It is currently some ridiculously early o'clock in the morning but the baby has most decidedly declared this to be morning so I'm awake. I know the little one can now respond to sound and light but as I've tried not talking out loud and covering the bump with a dark quilt all to no avail, I'm caving in somewhat graciously with the assistance of the laptop. If this post trails off like this fdkjsjfkds;fjdkslfds....... then you know that covering the bump up like a parrot is a delayed reaction, the baby decided it was night again and we fell asleep.
When my sister and I were in our early teens we made a pact of sorts that in giving each other Christmas presents we would always try to choose a gift that included something new and crafty to do; we lived in a fairly remote part of Devon, and if it was a stormy day and you'd already polished off your library books and finished your new Christmas books it could be a life-saver - seriously I once bought every variety of cross-stitch magazine one winter just for the cover kits because everywhere except for the newsagents was shut.
Over the years we both tried the real origami, with varying degrees of success - Zee is so much better at it than me, mine always look like the crumpled up contents of a school bin than a crane or a butterfly or whatever. The only thing I really mastered was a paper boat - and Dad taught me how to do that so I'm not convinced of its genuine Japanese credentials.
But in this last week I'm wondering whether in fact I just started with the wrong base materials. According to the powers that be Wikipedia, the word origami comes from ori meaning "folding", and kami meaning "paper". If the real origami is all about sculpting something beautiful out of paper without cutting it or using any sort of glue then I've got a new word:
Entirely made up by me combining ori for folding and keito which should mean yarn (more Google I'm afraid given that my chief words of Japanese are Noro and Kureyon), And I hereby declare Orikeito to be the new word for any knitted item that is comprised entirely of knitting; not a seam, not a kitchener stitch in sight.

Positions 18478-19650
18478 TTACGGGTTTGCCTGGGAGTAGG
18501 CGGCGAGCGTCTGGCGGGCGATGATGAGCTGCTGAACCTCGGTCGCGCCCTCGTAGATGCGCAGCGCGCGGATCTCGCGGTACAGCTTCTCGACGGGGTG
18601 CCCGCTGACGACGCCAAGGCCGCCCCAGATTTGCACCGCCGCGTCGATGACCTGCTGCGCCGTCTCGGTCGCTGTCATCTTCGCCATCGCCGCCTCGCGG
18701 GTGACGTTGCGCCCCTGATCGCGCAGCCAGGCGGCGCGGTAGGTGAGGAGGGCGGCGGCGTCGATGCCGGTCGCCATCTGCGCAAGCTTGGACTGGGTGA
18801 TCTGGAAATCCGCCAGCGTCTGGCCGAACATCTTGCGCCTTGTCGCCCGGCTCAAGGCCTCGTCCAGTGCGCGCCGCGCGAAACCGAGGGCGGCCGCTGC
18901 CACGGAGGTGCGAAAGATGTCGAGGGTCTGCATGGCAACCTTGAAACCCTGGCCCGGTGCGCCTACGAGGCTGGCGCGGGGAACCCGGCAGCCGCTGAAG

Most shawls would be Orikeito by definition but I'm treating them a bit in the same way as my paper boats and that leaves me with just one real example:
which is of course the sheer whizztrickery that is Judy's Grandmother's Baby Jacket from Greetings from Knit Cafe.
I really can't rate this pattern highly enough in terms of fun for the knitter that leaves you with a completed jacket with only 6 ends to weave in and not a seam in sight. Hopefully J, whose August baby may get to wear it if we have our traditional English summer, will like it as much as I do.
And because there's nothing that an August baby needs more than matching double-thickness woolen baby shoes ...!
These aren't Orikeito by my own definition (far too many seams) but I almost feel that they should be because they're another classic example of a clever construction - squares that turn into shoes!
The yarn is Sublime Baby Cashmere Merino Silk DK in SeeSaw - I seem to be knitting gender neutral in turquoise this year. I know it's gender neutral because I asked H whether it was looking a little too girly (correctly answered 'no') and the conductor on the train to work, assuming that it was for Baby Bear, said 'I see you're not having a girl with that colour'.
The other thing I can now tell you about this yarn other than its softness and general yumminess is that if you were perhaps to pop a completed baby jacket in a little bowl of lukewarm water and lavender Eucalan to soak before blocking and you then perhaps forgot about it (not that any of us would of course), and you didn't remember until the next morning (with an unladylike expression that you very much hope that your unborn child was asleep for), neither the yarn nor the baby jacket will some to any harm.
And finally, for Caroline, who enquired about the daisies: